The concept for the song didn’t seem to fit the band in some ways. In other ways it seemed so experimental that it was almost a throw away song. The song was released on compilations multiple times and by the time it was released as a single most had already heard it, so sales were not stellar. Yet the song remains the band’s signature achievement. Mention the song or the band and you automatically think of the other. The songwriter was known for multiple chord songs and so everyone was a bit surprised when he suggested the band write a song around a single chord, in this case F sharp. In typical fashion the musicians spent the entire night working on this song, experimenting and playing with that one single chord. At one point the song was well over eighteen minutes long but they eventually cut it way down although still very long for a single. In the morning, the band’s singer and lyricist walked in, listened to what the band had done and began going through his book of lines, poems and lyrics finally coming to a few lines he had written recently. He thought they could work and so began laying the tracks for the vocals.  It is one of the more interesting facets to the song, a song so long, but with very few actual lyrics.  This is how songs get written.

In one of the more unusual parts of my musical journey, this band rose to prominence and fame and were gone before I had ever heard a single song. I came upon them because I had stopped listening to R&B because of the Seattle bands. In some ways its sort of surprising that I had not heard the band before. I was not cut off from other types of music and should have maybe even did hear the band while I was in college but they didn’t click with me. When I bought a greatest hits album in the early 90’s I believed them to be a lot like New Order or Depeche Mode, two bands that I loved dearly but had missed their early days.  I had no idea that they were no longer together as a band.

The song I described at the beginning is of course How Soon is Now. The song didn’t really resonate with me until the mid 90s. The song I had always loved by the Smiths was Bigmouth Strikes Again. Seriously how great are lyrics that say “sweetness, I was only joking when I said by rights you should be bludgeoned in your bed” all to a snappy up tempo beat. That’s what I love about them, the beauty of Johnny Marr’s jangling guitar to Morrissey’s biting lyrics. And those lyrics do bite. Morrissey had a lot to say and still does which is likely why so many people don’t like him, but I love him. I get him. I love his solo work as much as the work he did with the Smiths. Morrissey doesn’t care if he rubs you wrong. He doesn’t care if he looks petulant walking off a talk show because one of the other guests glorifies in hunting or eating meat. He is true to himself.

How Soon is Now though is the song you think about when someone mentions the Smiths. I know I had heard the song before, probably even countless times but one day that song hit me like a ton of bricks. That iconic intro I just fell in love with, but I wondered why there were so few words to the song. When I finally heard the lyrics and really processed them it was equally stunning. Remember I am not a lyrics guy because most songs are written just like this one, with music written first and then the lyricist looking through bits of line until he or she finds something that works. There is little profound process to it. They are not writing a song just for you. The fact that some songs maybe even most songs do that very thing to me is the astounding thing about music, the miracle the driving force that makes it all become so important to us. How Soon is Now is about shyness and not just any shyness but a shyness criminally vulgar; a self-defeating shyness that encapsulates most of my life with the opposite sex. I am the worst wingman ever. If you expect me to keep some girl company while you woo her best friend, then be prepared to deal with failure. I have fumbled and fought with it all my life no matter how social you think I am. It is just hard for me so I am either silent or talk nonsense about some subject that no one else is interested in. So yea I love the song and I love the band and yea I love Morrissey and I love Johnny Marr.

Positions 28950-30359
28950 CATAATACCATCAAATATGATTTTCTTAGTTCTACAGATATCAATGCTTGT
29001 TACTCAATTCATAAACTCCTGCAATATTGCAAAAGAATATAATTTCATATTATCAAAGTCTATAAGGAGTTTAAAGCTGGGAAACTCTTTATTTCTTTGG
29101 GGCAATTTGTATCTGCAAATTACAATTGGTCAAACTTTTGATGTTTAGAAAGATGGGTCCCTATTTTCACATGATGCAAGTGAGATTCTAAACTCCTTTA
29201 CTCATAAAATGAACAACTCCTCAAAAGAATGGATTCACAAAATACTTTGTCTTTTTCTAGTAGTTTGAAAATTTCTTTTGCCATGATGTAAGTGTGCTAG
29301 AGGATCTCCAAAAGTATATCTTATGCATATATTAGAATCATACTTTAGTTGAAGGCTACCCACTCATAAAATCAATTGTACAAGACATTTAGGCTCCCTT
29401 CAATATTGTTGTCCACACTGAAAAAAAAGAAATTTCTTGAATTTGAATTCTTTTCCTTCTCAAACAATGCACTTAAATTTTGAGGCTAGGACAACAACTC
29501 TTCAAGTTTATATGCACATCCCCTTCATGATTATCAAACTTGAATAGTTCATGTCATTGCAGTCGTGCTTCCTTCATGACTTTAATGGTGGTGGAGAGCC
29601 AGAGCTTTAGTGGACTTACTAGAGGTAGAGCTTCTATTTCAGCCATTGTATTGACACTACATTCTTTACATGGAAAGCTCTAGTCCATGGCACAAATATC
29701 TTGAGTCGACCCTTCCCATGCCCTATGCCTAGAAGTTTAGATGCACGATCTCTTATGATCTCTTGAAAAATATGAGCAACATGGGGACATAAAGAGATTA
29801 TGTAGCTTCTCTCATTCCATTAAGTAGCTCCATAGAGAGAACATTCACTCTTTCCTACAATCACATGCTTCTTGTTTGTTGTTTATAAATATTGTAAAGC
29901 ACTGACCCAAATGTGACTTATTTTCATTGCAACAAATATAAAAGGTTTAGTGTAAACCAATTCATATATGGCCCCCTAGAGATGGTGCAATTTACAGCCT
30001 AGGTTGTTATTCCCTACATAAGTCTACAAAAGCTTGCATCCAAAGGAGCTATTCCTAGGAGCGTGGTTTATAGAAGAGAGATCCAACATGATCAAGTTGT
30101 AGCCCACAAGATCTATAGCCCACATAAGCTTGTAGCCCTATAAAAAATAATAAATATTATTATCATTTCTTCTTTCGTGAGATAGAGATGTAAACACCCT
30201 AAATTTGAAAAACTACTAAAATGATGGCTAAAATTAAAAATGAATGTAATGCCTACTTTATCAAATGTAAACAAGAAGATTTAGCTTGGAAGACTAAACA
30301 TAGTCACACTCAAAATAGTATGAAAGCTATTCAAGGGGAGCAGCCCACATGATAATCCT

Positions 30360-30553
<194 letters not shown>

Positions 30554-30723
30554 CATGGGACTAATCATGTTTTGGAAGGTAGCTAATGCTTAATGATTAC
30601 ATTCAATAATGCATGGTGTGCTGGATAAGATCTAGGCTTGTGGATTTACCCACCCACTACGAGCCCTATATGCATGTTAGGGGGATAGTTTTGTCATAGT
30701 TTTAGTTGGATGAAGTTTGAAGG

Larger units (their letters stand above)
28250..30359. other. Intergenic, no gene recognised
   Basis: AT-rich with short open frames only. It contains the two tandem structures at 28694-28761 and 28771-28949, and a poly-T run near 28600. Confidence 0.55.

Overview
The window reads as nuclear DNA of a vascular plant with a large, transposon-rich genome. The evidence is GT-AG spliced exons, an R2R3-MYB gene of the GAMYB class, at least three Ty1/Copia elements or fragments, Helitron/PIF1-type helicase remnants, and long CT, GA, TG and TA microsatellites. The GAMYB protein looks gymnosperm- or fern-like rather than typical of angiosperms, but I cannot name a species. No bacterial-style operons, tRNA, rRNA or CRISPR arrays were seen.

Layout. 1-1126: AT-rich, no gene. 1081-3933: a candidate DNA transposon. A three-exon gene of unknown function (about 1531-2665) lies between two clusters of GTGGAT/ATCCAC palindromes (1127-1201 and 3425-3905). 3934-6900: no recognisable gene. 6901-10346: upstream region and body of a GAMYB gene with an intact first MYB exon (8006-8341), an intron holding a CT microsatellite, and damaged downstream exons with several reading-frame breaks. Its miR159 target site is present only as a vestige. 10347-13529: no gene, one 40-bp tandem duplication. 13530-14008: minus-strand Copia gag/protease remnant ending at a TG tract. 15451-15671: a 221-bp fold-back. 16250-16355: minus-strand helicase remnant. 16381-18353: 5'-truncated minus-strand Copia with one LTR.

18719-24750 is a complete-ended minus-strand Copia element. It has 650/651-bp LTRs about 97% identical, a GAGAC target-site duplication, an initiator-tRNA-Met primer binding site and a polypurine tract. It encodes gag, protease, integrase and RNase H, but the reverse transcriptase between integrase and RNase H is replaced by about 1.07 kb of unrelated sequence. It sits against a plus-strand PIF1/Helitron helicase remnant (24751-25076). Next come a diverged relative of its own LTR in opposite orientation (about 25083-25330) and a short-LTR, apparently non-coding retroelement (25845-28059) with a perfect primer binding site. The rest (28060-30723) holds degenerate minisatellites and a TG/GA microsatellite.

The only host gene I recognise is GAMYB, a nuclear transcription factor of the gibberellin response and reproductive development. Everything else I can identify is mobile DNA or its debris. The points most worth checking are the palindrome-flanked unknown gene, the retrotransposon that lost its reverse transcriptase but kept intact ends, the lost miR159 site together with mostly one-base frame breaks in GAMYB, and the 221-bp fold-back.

So oh well get over it.

Mike out

The Music Blog: Smashing Pumpkins

Several years ago before blindness took so much away from me, I was driving home from another stressful day of work. I was listening to satellite radio because I absolutely despise commercials or too much talking. I never understood why people liked morning radio, the stupid skits, the endless talking and the complete lack of music. It always put me in a cranky mood by the time I got to work. I always wanted a morning radio show that played lots of music, no stupidity, maybe a quick news report and a quick traffic report. To me that was perfect. Sirius/XM was the closet I ever found.